In Vices of the Mind Quassim Cassam asks whether we can understand the behaviors of an individual based on individual characteristics or if we have to rely on larger structural and systemic explanations for their behavior. The question is important for Cassam because his book focuses on epistemic vices, which are vices that get in the way of knowledge. If such vices change people’s thoughts and behaviors in predictable ways, then they are something we should think about and work to change in ourselves and others. If, however, they don’t make a difference in people’s behaviors because larger structural explanations exist, then they are not worthy of our attention.
Given that Cassam wrote an entire book about epistemic vices, it is not surprising that he believes that they are useful in explaining behavior. He writes, “Epistemic vices are obstacles to knowledge that can in appropriate cases explain how people think and what they do. Sometimes, though, structural or systemic explanations are better.” This sentence feels a little weak, as though Cassam is admitting that epistemic vices can take a back seat to structural factors. However, the sentence is a useful summation of how we should think about individual level factors and larger structural and systemic factors.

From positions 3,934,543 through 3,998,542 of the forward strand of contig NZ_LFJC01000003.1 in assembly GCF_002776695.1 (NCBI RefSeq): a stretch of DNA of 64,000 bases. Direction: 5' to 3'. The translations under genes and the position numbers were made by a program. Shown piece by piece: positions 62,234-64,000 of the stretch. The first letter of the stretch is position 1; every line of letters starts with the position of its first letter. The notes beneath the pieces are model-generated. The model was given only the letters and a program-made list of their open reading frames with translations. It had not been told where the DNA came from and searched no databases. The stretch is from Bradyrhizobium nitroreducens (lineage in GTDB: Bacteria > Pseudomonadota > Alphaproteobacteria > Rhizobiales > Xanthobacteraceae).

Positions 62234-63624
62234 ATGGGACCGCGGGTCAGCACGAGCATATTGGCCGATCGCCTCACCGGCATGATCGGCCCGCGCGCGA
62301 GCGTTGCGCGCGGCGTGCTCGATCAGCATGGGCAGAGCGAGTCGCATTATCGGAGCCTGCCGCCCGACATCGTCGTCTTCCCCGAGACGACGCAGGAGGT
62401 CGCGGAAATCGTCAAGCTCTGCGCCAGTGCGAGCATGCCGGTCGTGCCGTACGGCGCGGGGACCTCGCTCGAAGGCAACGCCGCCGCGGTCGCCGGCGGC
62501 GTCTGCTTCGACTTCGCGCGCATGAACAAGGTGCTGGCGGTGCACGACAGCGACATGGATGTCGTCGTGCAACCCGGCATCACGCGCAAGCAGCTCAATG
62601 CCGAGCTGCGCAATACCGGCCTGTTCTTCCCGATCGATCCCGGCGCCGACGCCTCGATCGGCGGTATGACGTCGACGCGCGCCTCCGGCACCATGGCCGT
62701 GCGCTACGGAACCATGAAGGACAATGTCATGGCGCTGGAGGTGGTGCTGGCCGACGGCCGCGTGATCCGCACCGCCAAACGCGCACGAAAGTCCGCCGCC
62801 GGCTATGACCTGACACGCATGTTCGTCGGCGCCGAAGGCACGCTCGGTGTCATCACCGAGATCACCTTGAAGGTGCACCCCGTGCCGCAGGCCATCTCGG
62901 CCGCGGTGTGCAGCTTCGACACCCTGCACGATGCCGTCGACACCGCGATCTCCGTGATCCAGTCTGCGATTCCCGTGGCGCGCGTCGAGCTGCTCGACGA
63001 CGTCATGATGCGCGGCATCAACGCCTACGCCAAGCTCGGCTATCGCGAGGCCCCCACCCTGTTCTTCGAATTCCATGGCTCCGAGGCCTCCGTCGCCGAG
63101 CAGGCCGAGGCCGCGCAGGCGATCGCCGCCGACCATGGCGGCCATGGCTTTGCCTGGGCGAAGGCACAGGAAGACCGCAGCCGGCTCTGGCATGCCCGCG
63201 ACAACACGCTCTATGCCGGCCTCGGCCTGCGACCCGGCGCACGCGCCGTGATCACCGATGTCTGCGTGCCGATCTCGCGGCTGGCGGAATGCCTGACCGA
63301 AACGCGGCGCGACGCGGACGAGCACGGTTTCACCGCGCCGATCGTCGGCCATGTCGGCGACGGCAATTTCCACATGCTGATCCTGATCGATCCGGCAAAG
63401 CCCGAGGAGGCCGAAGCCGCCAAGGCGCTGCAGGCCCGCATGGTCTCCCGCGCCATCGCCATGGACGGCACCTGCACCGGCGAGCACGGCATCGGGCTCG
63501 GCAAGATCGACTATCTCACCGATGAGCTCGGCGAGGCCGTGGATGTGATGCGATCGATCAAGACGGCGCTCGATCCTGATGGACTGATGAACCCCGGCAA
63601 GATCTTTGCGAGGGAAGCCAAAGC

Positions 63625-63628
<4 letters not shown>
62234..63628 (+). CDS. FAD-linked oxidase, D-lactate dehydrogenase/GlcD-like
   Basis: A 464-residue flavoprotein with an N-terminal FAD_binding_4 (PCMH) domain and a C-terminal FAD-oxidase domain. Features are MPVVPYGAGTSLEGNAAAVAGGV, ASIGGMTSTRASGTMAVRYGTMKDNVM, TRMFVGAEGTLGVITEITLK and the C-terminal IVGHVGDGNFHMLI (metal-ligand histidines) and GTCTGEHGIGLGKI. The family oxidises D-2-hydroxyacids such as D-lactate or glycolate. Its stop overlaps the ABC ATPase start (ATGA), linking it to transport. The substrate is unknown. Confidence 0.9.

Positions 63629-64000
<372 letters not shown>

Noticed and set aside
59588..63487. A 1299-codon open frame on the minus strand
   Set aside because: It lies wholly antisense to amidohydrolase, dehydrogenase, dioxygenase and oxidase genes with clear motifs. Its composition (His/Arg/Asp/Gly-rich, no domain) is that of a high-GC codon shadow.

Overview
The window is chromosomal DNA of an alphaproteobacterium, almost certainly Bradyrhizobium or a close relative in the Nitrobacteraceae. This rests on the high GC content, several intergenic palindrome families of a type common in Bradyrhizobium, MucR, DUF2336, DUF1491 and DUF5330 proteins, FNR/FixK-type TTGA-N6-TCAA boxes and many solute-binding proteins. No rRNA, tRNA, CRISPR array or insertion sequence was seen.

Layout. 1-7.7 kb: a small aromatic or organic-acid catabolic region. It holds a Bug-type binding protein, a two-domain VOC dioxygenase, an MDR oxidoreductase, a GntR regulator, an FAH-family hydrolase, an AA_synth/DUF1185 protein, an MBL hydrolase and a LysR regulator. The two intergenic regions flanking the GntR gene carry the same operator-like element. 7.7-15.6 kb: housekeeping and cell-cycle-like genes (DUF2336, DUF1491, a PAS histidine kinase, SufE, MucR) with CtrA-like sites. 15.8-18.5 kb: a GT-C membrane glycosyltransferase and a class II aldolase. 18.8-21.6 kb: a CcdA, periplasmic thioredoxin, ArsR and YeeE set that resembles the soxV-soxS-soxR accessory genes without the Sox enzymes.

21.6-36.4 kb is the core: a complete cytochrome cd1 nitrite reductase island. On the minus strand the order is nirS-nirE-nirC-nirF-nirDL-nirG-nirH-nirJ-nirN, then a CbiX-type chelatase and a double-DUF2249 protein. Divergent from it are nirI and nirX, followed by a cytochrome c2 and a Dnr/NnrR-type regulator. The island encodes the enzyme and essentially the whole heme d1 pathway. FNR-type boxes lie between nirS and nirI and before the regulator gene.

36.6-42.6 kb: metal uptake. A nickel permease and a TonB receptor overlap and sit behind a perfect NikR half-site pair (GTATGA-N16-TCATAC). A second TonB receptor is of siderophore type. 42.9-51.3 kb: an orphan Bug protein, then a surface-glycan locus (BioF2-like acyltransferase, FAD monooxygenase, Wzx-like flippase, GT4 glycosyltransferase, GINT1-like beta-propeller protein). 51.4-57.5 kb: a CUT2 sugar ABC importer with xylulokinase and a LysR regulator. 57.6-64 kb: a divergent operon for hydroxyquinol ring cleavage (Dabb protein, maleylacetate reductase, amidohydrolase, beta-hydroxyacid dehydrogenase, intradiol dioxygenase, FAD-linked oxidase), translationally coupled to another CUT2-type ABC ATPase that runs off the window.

Our lives are shaped to a great degree by large structural and systemic forces that are beyond our control. Family structures drive specific types of behaviors. Markets produce predictable outcomes. The rules of a sport determine what actions can and cannot be taken. However, within these larger structures and systems there is room for individual variation. Cassam’s argument is that we can understand some of the individual variation within larger structures by understanding epistemic vices.
Case explanations can include individual choices, characteristics, and epistemic virtues and vices to help us understand behavior. These explanations can be built on top of structural and systemic explanations which shape the range of possibilities and narrow some of the individual variations. We cannot entirely define someone by their individual choices and differences, but we can view them within a system and ask how their choices within a system differed from others, whether their differences were positive or negative, and why.